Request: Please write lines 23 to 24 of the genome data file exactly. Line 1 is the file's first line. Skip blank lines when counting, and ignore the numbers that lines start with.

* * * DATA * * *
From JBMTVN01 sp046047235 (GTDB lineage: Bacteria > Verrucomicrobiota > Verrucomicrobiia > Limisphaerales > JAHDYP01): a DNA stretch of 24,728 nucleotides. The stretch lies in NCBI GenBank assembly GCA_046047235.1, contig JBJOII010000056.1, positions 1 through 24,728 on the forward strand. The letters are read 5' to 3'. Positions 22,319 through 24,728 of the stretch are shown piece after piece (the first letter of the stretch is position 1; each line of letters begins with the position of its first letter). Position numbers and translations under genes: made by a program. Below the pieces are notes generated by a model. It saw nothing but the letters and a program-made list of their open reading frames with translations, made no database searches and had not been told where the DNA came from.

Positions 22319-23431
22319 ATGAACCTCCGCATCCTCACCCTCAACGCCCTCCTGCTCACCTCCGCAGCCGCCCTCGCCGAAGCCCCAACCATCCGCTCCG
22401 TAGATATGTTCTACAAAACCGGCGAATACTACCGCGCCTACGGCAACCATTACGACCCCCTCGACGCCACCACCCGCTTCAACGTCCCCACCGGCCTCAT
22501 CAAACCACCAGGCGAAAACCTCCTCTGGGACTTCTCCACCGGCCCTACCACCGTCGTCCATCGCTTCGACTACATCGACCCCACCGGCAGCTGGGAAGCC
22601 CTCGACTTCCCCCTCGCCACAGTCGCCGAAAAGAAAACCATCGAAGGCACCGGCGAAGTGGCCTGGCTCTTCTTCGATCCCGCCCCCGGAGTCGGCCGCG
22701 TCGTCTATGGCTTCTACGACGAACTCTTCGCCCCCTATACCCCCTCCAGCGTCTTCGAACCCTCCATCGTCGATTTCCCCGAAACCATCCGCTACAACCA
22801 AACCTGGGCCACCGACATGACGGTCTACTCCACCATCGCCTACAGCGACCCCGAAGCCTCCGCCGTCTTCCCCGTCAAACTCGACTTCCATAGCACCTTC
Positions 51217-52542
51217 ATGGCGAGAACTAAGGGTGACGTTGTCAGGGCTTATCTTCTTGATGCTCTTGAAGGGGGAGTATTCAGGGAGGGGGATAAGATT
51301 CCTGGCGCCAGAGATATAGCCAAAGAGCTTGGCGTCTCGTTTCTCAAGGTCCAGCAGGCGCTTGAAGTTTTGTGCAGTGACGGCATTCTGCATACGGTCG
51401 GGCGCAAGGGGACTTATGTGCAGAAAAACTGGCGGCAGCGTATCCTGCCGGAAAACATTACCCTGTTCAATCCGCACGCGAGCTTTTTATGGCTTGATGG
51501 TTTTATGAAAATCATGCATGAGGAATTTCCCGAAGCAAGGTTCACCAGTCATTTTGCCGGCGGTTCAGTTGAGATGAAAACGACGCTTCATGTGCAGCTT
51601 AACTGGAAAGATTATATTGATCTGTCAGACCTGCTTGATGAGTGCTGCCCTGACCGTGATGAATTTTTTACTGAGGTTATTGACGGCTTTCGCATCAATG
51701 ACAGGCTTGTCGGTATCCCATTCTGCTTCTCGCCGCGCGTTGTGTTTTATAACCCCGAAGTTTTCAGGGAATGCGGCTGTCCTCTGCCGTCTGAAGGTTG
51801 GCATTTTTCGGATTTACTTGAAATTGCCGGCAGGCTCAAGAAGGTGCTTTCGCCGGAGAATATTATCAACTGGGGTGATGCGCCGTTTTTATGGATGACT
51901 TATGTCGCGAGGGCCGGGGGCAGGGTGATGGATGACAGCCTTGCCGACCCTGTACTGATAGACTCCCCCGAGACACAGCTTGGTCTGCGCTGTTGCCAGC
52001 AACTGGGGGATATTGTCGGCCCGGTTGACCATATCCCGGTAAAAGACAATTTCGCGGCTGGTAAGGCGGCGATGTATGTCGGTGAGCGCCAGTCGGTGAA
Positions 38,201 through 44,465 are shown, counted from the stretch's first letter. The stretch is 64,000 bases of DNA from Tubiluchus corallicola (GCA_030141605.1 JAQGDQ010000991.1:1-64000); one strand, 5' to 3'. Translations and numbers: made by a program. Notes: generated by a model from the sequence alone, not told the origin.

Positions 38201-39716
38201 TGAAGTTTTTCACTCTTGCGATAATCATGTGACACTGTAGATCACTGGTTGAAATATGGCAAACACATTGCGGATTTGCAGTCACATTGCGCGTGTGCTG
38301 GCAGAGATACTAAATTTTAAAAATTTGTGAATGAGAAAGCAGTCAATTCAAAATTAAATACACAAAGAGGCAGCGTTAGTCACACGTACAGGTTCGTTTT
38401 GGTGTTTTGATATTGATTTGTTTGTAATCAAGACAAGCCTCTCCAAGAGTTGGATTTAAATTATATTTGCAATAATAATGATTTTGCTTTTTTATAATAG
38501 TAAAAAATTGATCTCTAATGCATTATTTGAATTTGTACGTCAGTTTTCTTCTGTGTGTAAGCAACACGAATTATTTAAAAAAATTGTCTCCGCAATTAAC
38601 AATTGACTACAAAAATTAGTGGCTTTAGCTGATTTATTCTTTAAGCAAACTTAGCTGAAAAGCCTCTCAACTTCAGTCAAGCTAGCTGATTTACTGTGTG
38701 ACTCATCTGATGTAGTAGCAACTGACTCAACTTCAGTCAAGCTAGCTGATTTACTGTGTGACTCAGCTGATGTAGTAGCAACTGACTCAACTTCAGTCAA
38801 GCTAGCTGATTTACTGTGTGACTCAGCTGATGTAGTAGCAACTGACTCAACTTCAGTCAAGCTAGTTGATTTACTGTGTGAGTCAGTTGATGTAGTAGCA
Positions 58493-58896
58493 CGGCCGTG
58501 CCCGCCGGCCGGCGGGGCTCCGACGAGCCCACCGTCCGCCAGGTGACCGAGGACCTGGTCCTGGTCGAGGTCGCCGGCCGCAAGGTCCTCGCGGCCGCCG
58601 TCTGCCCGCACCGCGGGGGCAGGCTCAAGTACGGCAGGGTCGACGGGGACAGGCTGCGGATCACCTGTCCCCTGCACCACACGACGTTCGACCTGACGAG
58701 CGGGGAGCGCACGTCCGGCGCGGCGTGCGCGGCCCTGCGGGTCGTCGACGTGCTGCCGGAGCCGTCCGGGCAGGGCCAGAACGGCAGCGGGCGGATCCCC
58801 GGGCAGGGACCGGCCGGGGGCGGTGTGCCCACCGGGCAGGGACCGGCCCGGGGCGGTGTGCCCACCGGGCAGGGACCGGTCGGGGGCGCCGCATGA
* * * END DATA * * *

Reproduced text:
38401 GGTGTTTTGATATTGATTTGTTTGTAATCAAGACAAGCCTCTCCAAGAGTTGGATTTAAATTATATTTGCAATAATAATGATTTTGCTTTTTTATAATAG
38501 TAAAAAATTGATCTCTAATGCATTATTTGAATTTGTACGTCAGTTTTCTTCTGTGTGTAAGCAACACGAATTATTTAAAAAAATTGTCTCCGCAATTAAC